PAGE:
4. Mrs. DaddyoRandy

    I have 2 teenagers, the Terminator, a 16 year old who eats meat, potatoes and junk food, and 14 year old JEM, who is a foodie. I swear they were born this way. On trips to the grocery store as preschoolers, The Terminator would ask for cookies or chips for a treat. Jem would ask for shrimp.

    To be fair, The Terminator now eats a broader range of foods than he did as a child. Jem eats everything. She is a creative cook, last summer making potato salad with grilled vegetables and blue cheese dressing, this year making chocolate truffles for her first paying job. Chef school may be in her future.

    By the way, please tell SirMonkeyPants that I exist. I gather there is some doubt.

  5. FameThrowa — I got the instructions for roasted asparagus from Beck’s blog — link here. She was doing a whole thing on asparagus so she also made posts about steamed asparagus and fancy asparagus. I’ve had the roasted twice now and…yummy! Someone commented on her blog that it is also delicious when done on the BBQ — I’m going to try that one next.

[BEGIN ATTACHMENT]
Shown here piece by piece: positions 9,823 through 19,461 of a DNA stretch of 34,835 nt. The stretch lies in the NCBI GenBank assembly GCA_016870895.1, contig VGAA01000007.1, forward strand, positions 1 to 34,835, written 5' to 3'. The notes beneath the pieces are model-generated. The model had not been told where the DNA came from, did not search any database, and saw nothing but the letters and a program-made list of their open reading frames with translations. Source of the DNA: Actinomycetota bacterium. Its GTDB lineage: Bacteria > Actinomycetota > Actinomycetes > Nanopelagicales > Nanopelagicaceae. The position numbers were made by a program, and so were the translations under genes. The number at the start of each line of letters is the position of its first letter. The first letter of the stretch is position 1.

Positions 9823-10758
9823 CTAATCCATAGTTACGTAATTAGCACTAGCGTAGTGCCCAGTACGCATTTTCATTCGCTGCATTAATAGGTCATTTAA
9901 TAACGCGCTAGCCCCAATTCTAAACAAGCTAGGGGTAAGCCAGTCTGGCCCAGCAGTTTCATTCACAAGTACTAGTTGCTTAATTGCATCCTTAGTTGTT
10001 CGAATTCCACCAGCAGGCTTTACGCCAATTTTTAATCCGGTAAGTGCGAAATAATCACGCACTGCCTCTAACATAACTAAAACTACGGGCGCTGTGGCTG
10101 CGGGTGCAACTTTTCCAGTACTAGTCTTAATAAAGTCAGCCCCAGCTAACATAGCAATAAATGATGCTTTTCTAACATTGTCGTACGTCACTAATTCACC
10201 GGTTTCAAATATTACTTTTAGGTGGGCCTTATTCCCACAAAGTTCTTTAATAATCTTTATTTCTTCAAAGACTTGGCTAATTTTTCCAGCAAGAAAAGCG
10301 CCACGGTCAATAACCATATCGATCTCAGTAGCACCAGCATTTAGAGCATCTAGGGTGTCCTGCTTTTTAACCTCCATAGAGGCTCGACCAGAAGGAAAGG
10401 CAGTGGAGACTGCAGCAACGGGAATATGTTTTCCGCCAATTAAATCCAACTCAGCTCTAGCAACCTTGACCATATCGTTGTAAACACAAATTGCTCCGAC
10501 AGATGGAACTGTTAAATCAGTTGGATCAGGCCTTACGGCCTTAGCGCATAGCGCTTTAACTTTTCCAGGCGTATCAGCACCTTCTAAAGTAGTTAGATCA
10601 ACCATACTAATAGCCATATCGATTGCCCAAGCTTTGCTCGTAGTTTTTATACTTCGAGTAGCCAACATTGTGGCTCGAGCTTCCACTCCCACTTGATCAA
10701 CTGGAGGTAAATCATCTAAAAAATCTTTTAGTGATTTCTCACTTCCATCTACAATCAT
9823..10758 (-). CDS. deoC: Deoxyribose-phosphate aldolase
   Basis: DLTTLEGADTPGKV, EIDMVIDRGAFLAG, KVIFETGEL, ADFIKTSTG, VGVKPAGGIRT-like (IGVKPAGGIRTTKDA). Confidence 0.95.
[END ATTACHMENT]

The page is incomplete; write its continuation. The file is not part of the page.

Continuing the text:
6. XUP – My husband is very good about not letting the kids say “yuck” to food. I must admit I have been a little too lenient on that front. But you know, parenting, it’s a learning process!

    Porter – Nice to meet you! I’m so glad you liked the Sunbutter — it’s become a staple around here and already we’re halfway through the bottle. Yum. As for the picky eaters, that’s great advice to just put a little bit of everything on their plate. We never prepare “alternate” dinners for the kids — what I make is what I make — but I do try to always include something I know that they will eat. Maybe if the good stuff and the yucky stuff are next to each other on the plate they’ll just move on over!

    Mrs. DaddyORandy — BonBon! I’m SO happy to hear from you! I told SirMonkeypants about your comment here and he is most impressed. As for the kids, it’s very interesting to hear you say that JEM has always been a foodie. Little Miss Sunshine will eat anything, but our “foodie” is definitely Gal Smiley, in that she loves to cook and is interested in various spices and how it all works together. I would think that she could be a chef some day too, except the influence of her idol — her picky picky older brother — is dragging her down. Fight the power, Gal Smiley! Maybe we should introduce her to JEM :).

Comments are closed.